2022 SU General Election Full Supplement

Campus gun club quintuples in size heading into second year

By Chris Adams, November 13 2014 —

The University of Calgary Firearms Association (UCFA) has entered its second year, and its popularity is rising.

UCFA has 150-plus members, up from 30 at their first meet-and-greet last year, and 13 executives, who double as range officers and firearms educators. The club hosts around three shooting events every month, but that number is set to double next semester to accommodate increasing demand.

UCFA president and co-founder Henry Lung formed the club last year with friends Adam Strashok and Delano Civitarese. Membership initially came from mutual friends and firearms enthusiasts, but quickly expanded.

Lung said the club is apolitical. He thinks people often confuse shooting sports with military fantasy. The club forbids members from wearing military fatigues, something Lung says sends the wrong impression. He said the best way to clear up misconceptions about firearms is to introduce people to them through shooting.

“I’m not blowing up effigies of President Obama or something. We’re just chill people that like firearms,” Lung said.

The UCFA works closely with other clubs on campus. They’ve hosted events with the Canadian Advocates for Freedom and Liberty and are working on events with Ukranian Club and the Hong Kong Students’ Association and the Fiji fraternity.

Club membership sits at around 85 per cent undergraduate and 10 per cent graduate students. The remainder come from SAIT or Mount Royal University.

Lung said international students from countries with strict gun laws have flocked to join the club.

“It’s interesting that we’ve engaged that demographic over the past year and a half. Especially people you wouldn’t normally think would be in the firearms community — you know, minorities, women,” Lung said.

Fourth-year international relations student Nicole Brouwer attended her first shooting event on Nov. 10.

“I have cousins who hunt and family and friends who hunt. I’ve never shot a gun and thought it would be a neat experience,” Brouwer said.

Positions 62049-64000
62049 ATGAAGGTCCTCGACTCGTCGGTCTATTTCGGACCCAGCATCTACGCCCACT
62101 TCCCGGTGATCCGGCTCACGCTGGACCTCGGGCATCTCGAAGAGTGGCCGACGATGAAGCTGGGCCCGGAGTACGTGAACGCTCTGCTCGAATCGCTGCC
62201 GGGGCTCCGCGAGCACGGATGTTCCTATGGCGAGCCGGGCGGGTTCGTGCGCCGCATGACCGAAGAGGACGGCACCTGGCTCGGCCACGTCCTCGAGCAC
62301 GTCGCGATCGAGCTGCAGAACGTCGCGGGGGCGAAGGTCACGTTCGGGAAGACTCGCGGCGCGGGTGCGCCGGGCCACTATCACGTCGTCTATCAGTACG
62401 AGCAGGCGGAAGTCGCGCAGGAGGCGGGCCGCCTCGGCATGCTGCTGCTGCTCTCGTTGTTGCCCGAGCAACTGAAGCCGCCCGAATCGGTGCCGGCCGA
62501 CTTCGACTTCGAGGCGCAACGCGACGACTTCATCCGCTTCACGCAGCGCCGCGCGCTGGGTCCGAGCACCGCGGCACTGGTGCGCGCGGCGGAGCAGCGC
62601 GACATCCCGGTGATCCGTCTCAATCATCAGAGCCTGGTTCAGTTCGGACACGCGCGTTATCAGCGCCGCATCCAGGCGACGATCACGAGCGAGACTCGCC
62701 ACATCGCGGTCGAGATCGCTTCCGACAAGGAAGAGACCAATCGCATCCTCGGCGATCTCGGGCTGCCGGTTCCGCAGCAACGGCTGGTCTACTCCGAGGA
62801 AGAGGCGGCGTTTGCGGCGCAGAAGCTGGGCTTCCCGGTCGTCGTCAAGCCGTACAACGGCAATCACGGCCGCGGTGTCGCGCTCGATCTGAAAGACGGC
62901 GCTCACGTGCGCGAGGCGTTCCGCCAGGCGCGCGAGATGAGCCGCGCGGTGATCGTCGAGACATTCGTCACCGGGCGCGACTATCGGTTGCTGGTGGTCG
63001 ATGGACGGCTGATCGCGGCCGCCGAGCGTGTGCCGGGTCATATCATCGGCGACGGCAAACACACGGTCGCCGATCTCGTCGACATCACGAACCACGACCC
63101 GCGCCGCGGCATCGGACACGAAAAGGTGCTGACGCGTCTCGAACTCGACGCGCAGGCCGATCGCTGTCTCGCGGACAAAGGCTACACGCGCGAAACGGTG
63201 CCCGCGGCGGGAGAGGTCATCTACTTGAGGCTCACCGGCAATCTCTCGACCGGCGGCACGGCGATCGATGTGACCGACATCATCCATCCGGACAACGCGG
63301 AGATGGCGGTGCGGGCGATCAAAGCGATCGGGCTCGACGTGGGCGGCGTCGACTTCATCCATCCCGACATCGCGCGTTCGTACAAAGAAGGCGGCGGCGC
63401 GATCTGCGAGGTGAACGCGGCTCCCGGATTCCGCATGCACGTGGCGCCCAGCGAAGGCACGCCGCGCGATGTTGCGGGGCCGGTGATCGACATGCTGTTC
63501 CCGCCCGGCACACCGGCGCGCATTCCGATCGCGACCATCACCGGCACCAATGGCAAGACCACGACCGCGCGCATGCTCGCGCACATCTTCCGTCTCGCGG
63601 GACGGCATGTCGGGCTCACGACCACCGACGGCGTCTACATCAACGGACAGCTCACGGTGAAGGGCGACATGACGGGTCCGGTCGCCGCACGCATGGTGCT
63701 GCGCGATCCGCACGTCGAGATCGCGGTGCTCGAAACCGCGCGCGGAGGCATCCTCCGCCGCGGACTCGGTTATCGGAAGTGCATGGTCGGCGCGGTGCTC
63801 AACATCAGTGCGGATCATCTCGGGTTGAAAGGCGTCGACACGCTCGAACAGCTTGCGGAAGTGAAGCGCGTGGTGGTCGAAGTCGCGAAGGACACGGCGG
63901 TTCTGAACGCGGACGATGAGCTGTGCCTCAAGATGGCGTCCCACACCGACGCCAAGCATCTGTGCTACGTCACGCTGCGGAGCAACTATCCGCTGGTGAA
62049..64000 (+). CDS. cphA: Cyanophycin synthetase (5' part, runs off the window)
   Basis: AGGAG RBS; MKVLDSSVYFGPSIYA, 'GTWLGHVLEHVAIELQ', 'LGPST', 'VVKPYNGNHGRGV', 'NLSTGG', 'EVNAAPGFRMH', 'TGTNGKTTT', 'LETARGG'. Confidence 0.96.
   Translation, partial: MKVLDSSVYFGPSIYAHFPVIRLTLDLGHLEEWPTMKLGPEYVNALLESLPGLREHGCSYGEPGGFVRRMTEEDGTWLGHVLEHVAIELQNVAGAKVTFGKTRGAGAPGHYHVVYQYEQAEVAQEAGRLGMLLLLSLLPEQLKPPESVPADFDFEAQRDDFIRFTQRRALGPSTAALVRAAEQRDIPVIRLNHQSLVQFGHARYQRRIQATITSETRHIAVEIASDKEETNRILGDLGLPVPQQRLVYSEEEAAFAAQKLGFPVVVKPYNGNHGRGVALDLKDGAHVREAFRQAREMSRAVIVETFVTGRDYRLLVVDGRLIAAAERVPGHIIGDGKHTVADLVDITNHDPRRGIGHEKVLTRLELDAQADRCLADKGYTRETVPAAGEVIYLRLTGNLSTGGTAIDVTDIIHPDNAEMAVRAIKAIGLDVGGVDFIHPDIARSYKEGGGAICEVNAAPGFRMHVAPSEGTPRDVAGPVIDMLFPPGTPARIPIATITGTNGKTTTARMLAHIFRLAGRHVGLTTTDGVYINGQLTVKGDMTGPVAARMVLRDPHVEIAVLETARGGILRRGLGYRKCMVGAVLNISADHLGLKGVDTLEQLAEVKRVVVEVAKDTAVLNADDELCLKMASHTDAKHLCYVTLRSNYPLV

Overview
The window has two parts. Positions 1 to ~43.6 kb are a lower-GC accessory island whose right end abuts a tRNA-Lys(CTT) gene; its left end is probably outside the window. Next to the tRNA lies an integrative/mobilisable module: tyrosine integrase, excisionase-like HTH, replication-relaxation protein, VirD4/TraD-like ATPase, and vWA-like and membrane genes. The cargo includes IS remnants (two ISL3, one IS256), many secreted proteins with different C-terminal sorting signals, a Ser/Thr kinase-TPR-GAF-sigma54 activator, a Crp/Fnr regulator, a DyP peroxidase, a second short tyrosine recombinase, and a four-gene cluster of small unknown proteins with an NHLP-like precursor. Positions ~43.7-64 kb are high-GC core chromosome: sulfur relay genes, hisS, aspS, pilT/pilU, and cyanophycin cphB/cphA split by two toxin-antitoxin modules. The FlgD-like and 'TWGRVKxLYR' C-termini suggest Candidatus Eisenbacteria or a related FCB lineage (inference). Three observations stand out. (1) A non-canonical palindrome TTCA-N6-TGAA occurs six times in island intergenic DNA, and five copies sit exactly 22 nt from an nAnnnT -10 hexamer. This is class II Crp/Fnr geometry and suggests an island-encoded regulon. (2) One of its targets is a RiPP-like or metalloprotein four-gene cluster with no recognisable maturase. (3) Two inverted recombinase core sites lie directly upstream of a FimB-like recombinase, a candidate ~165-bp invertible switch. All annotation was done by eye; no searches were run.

The club caps shooting events at 15 members. They use six shooting bays. One range officer, usually a club executive, monitors each bay. That leaves nine open slots for members and first-timers to shoot.

Lung said many of the club’s executives were introduced to shooting by the UCFA.

“The two women that we have as execs now got into the sport because of us. They fell in love and they’re hooked,” Lung said. “Same with one of the guys, a Venezuelan immigrant, Carlos. We got him hooked as well.”

The club asks new members if they have a criminal record or anything else that prevents them from getting a firearms licence. Information obtained from individuals is kept confidential, even from the Students’ Union.

The club teaches members about firearm safety and helps students get their firearms licence. International students need either a student visa or permanent residence visa to obtain a licence.

Lung said that most shooting mistakes occur when people mishandle their guns. The moving parts of the gun cause the injuries at their events, not the bullets.

He stressed that the club strictly polices safety violations.

“We will not hesitate to go to the authorities if anything escalates. Not that we have at this point, but we won’t hesitate and we have very little tolerance for silly stuff,” Lung said.

The club engages younger shooters as well. They teach six to 15 year olds to shoot through an organization called Young Guns.

UCFA maintains close ties with gun clubs at other Canadian post-secondaries, including the Carleton Club. Lung is working  to start an inter-collegiate competition between UCFA and Lethbridge Community College Students’ Association Firearms Club on March 29.

Hiring | Staff | Advertising | Contact | PDF version | Archive | Volunteer | SU

The Gauntlet